For more information on the budget process and the steps involved in passing legislation, see our What's a Markup? fact sheet. The Congressional Research Service also has a handy report that provides more detail on the congressional budget process.
NASA's media teleconference today about its decision on the design of the Multi-Purpose Crew Vehicle for sending astronauts to deep space destinations in the future provided little new information.
Doug Cooke, NASA's Associate Administration for Exploration, said that the Orion spacecraft has been deemed the best approach to building a spacecraft for human spaceflight beyond low Earth orbit (LEO) and there are no major changes to the contract with Lockheed Martin. Orion was originally designed for President George W. Bush's Constellation program and work has been underway since 2006. He said that NASA had spent about $5 billion on Orion so far, but did not know how much more the program will cost or how much an individual Orion spacecraft will cost. He could provide no details on the schedule for test flights or flights with crews aboard other than agreeing with a questioner that it probably would be after 2016, the date specified in the 2010 NASA Authorization Act.
When asked why it had taken the agency so many months to make this decision to essentially continuing doing what it has been doing, Cooke said that NASA had looked at alternatives and the process took place under funding constraints resulting from the delay in NASA obtaining its FY2011 appropriations. The studies of alternatives, such as whether to use composites for the pressure vessel or a different type of abort system, were done internally, he said.
The Orion spacecraft will land in the ocean, and NASA continues to look at the pros and cons of making the entire vehicle or some of its systems reusable considering the deleterious impact of salt water on them.
Cooke did clarify that the idea of a "lifeboat" version of Orion that was announced by President Obama during his April 15, 2010 speech at Kennedy Space Center is not part of this program. That lifeboat function is associated with crews aboard the International Space Station (ISS) and this vehicle is being designed for deep space missions, he said, adding that it could be used as a backup to commercial systems for transport to or from LEO, but it would be an inefficient use of the system. Russia's Soyuz serves as the lifeboat now, he said, and commercial vehicles will provide additional lifeboat capability in the future.
Emphasizing that decisions have yet to be made on the Heavy Lift Launch Vehicle (HLLV) that presumably would launch Orion, Cooke said that he could not provide schedule information because the schedule had to be determined in an integrated manner within available budgets. "Everyone's interested in schedules, and so are we," he said, but the agency is not at a point to determine them yet.
The audio of the press conference can be heard by calling 866-452-2114, or 203-369-1218 for international callers, one hour after it ended (which would be approximatelly 5:15 pm EDT). It will be available until June 7.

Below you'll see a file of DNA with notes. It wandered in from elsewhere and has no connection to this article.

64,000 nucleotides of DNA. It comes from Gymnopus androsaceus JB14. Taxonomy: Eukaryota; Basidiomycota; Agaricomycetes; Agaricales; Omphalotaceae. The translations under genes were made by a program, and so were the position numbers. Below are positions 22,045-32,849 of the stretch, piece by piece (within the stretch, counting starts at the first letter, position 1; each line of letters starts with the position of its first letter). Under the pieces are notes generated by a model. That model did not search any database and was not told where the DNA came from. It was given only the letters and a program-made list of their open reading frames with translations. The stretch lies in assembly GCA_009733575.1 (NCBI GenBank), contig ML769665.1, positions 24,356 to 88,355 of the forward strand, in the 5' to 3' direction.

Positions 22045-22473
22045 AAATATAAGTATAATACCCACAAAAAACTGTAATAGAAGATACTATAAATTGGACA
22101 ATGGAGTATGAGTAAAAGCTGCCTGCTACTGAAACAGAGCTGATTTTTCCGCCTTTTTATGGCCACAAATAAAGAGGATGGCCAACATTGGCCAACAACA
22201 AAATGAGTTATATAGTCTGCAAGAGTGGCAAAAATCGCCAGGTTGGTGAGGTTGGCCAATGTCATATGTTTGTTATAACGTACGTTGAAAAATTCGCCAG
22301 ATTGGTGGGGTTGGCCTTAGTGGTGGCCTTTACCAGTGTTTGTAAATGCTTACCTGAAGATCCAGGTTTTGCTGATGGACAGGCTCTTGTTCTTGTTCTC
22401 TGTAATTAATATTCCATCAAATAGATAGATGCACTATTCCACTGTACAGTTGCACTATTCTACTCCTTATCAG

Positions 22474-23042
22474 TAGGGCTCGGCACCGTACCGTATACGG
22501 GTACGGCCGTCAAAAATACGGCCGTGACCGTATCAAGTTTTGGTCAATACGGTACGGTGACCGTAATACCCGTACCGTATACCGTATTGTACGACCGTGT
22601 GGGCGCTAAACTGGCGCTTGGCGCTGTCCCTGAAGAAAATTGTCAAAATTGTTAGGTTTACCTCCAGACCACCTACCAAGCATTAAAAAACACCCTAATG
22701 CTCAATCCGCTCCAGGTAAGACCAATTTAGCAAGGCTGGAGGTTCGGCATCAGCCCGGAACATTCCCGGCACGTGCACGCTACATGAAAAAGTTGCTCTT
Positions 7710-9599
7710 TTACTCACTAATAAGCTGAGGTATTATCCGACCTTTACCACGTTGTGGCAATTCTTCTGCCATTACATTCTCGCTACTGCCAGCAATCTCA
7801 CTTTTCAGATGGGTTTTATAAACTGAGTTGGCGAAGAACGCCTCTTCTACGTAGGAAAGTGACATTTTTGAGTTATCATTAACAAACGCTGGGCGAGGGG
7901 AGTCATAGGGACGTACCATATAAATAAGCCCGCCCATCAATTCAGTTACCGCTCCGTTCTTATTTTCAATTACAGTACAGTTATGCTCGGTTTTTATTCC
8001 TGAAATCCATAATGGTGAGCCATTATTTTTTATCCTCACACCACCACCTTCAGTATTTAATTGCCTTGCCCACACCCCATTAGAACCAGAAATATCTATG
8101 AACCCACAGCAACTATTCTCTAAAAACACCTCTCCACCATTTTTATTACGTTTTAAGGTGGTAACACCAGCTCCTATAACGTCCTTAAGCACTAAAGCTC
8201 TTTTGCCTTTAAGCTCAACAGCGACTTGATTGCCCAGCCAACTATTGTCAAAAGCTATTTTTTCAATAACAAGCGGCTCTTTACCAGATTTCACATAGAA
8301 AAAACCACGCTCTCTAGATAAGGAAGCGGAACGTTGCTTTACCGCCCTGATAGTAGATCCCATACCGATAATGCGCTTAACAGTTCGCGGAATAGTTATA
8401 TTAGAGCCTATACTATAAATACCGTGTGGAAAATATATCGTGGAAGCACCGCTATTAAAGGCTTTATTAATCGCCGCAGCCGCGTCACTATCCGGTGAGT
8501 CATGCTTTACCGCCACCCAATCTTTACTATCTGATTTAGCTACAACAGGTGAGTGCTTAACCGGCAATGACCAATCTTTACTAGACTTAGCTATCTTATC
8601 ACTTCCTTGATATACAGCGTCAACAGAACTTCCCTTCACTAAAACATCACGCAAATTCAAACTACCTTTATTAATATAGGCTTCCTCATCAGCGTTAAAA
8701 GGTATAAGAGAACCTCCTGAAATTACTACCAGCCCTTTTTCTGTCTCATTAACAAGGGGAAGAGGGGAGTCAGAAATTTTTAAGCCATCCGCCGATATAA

Tomorrow, May 25, is the 50th anniversary of President John F. Kennedy's speech to Congress calling on the nation to commit itself to the goal of landing a man on the Moon and returning him safely to Earth by the end of the decade. The speech kicked off what became the Apollo program of six crews who landed on the Moon between 1969 and 1972. Several celebratory events are planned.
NASA is sponsoring a public concert at 7:00 pm EDT at the Kennedy Center for the Performing Arts in Washington, DC that will feature NASA Administrator Charlie Bolden, astronauts, and "special surprise guests." Limited tickets are available on a first come, first served basis. NASA also has a brief "then and now" statement with a link to the video of JFK's speech on its website.
NASA Chief Technologist Bobby Braun will give a public lecture at Johns Hopkins University Applied Physics Lab on "Investments in Our Future: Exploring Space Through Innovation and Technology" at 7:45 pm EDT.
The National Air and Space Museum is hosting a lecture at the museum's Udvar-Hazy Center near Dulles Airport outside of Washington, DC that is open to members of the National Air and Space Society. It begins at 8:00 pm EDT. The event features Apollo astronaut Gene Cernan and George Washington University's John Logsdon, an expert on JFK's role in the space program. Logsdon's new book, John F. Kennedy and the Race to the Moon, is available from Amazon.com.
NASA announced today that it will hold a media teleconference tomorrow, May 24, to "discuss a major agency decision that will define the next transportation system to carry humans into deep space."
NASA's plan for a new crew space transportation system has been a point of contention between Congress and the Obama Administration since the President's decision last year to rely on the commercial sector, not NASA, to build whatever systems will be used to get people to and from low Earth orbit (LEO) and the International Space Station (ISS).
Congress grudgingly went along with the Obama plan in the 2010 NASA Authorization Act with the caveat that NASA must build a large launch vehicle capable of taking 130 tons to LEO (a "heavy lift launch vehicle" or HLLV) to enable human exploration to more distant "beyond LEO" destinations. The NASA-developed system also would serve as a backup to the commercial systems for access to LEO if they do not materialize or fail.
The Obama plan was for NASA to spend several years developing technology for an HLLV, but not to decide on a design until 2015. The language in the law directs NASA to proceed immediately on a new HLLV and many members of Congress who are deeply involved in NASA issues have been very critical that NASA is not adhering to the law. NASA Administrator Bolden has made clear that he wants to start with a less capable launch vehicle that could someday evolve into the 130 ton class vehicle Congress desires. How much mass the HLLV can launch is a critical component of planning for whatever destination lies beyond LEO for U.S. human spaceflight.
NASA submitted an interim report to Congress about its plans for the HLLV, or Space Launch System as it is called in the law, and for a Multi-Purpose Crew Vehicle (MPCV), or spacecraft, for the astronauts that the law also requires. NASA's report was not well received primarily because it warned that none of the designs it had looked at could be developed and built on the time scale required and for the amount of money authorized by the law.
The media teleconference begins at 3:30 pm EDT. Audio will be streamed at NASA's newsaudio website.